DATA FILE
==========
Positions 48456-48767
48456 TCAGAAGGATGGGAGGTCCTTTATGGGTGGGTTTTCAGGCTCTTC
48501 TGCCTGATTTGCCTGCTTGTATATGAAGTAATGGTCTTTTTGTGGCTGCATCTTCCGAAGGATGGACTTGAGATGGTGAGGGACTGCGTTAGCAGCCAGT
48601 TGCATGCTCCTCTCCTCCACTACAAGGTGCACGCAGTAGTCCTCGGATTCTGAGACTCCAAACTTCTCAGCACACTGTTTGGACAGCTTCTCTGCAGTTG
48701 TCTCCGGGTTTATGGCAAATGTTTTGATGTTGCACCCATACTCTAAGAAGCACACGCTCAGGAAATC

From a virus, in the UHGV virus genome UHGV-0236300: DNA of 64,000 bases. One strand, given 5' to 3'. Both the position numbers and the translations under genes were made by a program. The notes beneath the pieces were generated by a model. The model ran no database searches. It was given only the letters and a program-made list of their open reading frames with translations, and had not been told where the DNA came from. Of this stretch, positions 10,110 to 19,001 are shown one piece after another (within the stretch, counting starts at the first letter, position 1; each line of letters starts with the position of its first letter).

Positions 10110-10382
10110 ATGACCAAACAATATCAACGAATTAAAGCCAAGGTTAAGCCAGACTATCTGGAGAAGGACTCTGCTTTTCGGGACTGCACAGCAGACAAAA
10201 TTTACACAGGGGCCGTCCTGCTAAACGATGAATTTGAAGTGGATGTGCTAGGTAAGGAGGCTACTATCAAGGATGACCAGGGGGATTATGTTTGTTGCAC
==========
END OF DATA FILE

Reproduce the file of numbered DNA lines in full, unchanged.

Positions 48456-48767
48456 TCAGAAGGATGGGAGGTCCTTTATGGGTGGGTTTTCAGGCTCTTC
48501 TGCCTGATTTGCCTGCTTGTATATGAAGTAATGGTCTTTTTGTGGCTGCATCTTCCGAAGGATGGACTTGAGATGGTGAGGGACTGCGTTAGCAGCCAGT
48601 TGCATGCTCCTCTCCTCCACTACAAGGTGCACGCAGTAGTCCTCGGATTCTGAGACTCCAAACTTCTCAGCACACTGTTTGGACAGCTTCTCTGCAGTTG
48701 TCTCCGGGTTTATGGCAAATGTTTTGATGTTGCACCCATACTCTAAGAAGCACACGCTCAGGAAATC

From a virus, in the UHGV virus genome UHGV-0236300: DNA of 64,000 bases. One strand, given 5' to 3'. Both the position numbers and the translations under genes were made by a program. The notes beneath the pieces were generated by a model. The model ran no database searches. It was given only the letters and a program-made list of their open reading frames with translations, and had not been told where the DNA came from. Of this stretch, positions 10,110 to 19,001 are shown one piece after another (within the stretch, counting starts at the first letter, position 1; each line of letters starts with the position of its first letter).

Positions 10110-10382
10110 ATGACCAAACAATATCAACGAATTAAAGCCAAGGTTAAGCCAGACTATCTGGAGAAGGACTCTGCTTTTCGGGACTGCACAGCAGACAAAA
10201 TTTACACAGGGGCCGTCCTGCTAAACGATGAATTTGAAGTGGATGTGCTAGGTAAGGAGGCTACTATCAAGGATGACCAGGGGGATTATGTTTGTTGCAC